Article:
Tortoise Beetle: Chelymorpha cribraria

Subject:  Can you ID this beetle?
Geographic location of the bug:  Merritt Island, Brevard County, FL
Date: 08/12/2021
Time: 02:52 PM EDT
Your letter to the bugman:  Hello,
Hoping you can ID these beetles, which are located on (and apparently snacking on) railroad vine (Ipomoea pes-caprae) in a residential landscape. These are about twice the size of your standard issue ladybug beetle. Photo taken Aug. 12, 2021, mid-afternoon, south facing planting bed.
How you want your letter signed:  LG

Tortoise Beetle

Dear LG,
We quickly found your Tortoise Beetle,
Chelymorpha cribraria, on Featured Creatures where it states:  “The genus Chelymorpha Boheman contains more than 100 species, which are mostly Neotropical in distribution. Two species have been recorded (Blatchley 1924) previously from Florida: Chelymorpha cassidea (Fabricius) and Chelymorpha geniculata Boheman. The endemic Florida Chelymorpha geniculata has had a checkered taxonomic history. It is often considered either a synonym or subspecies of Chelymorpha cassidea (Balbaugh and Hays 1972). Both are uniformly tan to red-brown in color with 12 to 14 black spots on the elytra and four to six on the pronotum. Chelymorpha cribraria is extremely polymorphic in color (Vasconcellos-Neto 1988), and most of the color forms have been described as separate species. Only two color forms have been found in Florida so far. The most common color form in Florida is bicolored, with pronotum black and elytra brick-red or tan. Much less common is the color form having a tan ground color with metallic reflections, numerous black speckles, and longitudinal red stripes on the elytra.”  According to BugGuide:  “adventive in FL (established), native to S. America & West Indies” and “showed up in so. FL following hurricane Andrew (Sep. 1993). ”  The species has no common name.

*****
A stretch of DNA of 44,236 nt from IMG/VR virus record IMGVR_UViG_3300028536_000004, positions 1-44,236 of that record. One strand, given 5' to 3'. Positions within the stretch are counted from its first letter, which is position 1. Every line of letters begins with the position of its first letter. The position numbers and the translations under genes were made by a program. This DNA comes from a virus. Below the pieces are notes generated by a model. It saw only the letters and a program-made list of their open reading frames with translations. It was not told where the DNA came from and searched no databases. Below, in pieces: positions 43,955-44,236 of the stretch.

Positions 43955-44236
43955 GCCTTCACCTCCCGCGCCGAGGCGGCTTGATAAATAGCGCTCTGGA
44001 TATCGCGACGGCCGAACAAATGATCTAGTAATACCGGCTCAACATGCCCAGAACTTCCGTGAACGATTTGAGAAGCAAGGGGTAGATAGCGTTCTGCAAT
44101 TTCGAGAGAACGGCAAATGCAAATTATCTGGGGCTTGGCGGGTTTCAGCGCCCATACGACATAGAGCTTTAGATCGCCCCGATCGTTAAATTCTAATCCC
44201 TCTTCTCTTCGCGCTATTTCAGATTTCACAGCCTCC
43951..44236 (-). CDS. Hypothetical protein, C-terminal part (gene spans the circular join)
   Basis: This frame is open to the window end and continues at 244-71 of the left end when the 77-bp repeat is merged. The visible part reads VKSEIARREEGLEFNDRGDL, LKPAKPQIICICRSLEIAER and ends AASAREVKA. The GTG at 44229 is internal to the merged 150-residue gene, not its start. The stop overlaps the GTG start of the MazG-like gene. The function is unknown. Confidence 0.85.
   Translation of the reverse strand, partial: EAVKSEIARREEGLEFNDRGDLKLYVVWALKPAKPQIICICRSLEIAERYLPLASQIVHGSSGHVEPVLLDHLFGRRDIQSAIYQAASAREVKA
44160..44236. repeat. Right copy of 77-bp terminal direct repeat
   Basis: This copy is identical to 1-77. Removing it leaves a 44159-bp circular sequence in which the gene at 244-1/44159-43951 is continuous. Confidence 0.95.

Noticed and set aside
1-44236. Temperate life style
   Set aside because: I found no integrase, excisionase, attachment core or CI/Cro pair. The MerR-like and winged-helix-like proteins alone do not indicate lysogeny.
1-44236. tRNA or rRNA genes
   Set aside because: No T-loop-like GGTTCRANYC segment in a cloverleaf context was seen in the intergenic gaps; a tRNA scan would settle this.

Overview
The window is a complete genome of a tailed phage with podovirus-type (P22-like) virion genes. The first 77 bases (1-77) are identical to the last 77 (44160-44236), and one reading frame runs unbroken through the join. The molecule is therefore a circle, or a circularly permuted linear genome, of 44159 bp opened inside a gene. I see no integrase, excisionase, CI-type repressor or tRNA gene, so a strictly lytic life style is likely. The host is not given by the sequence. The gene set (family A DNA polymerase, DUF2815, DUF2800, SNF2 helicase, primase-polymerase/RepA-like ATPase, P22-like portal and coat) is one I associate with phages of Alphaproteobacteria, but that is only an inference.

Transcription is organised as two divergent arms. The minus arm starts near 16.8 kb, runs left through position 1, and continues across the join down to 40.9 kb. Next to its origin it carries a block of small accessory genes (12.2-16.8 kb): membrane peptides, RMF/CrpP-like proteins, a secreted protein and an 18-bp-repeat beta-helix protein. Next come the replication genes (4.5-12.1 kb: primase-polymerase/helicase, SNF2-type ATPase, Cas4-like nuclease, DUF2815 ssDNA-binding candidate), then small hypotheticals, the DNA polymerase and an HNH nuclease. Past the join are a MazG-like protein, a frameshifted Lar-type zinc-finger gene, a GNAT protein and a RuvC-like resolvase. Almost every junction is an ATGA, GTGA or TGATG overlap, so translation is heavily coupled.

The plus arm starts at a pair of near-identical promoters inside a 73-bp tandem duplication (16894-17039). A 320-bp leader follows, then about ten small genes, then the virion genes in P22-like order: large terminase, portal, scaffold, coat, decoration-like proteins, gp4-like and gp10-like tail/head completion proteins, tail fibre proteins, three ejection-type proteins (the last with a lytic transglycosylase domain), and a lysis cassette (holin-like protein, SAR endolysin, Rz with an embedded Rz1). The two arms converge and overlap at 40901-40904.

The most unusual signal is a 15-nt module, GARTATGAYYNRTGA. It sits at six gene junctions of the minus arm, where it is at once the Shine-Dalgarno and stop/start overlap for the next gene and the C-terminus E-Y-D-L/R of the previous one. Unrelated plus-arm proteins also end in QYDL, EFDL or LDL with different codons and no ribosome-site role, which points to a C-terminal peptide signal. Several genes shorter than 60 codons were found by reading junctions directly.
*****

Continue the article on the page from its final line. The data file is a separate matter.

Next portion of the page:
Tortoise Beetles
Thank you very much! I was sorta on the right track: was thinking leaf beetles but just didn’t find the magic word combo to get me to the Featured Creatures entry or anywhere else that made me think I was on the right track for sure. Had I used “tortoise beetle,” I probably would’ve found it. Anyway, again, thanks!
LG
Photo of author

bugman

BugMan aka Daniel Marlos has been identifying bugs since 1999. WhatsThatbug.com is his passion project and it has helped millions of readers identify the bug that has been bugging them for over two decades. You can reach out to him through our Contact Page.

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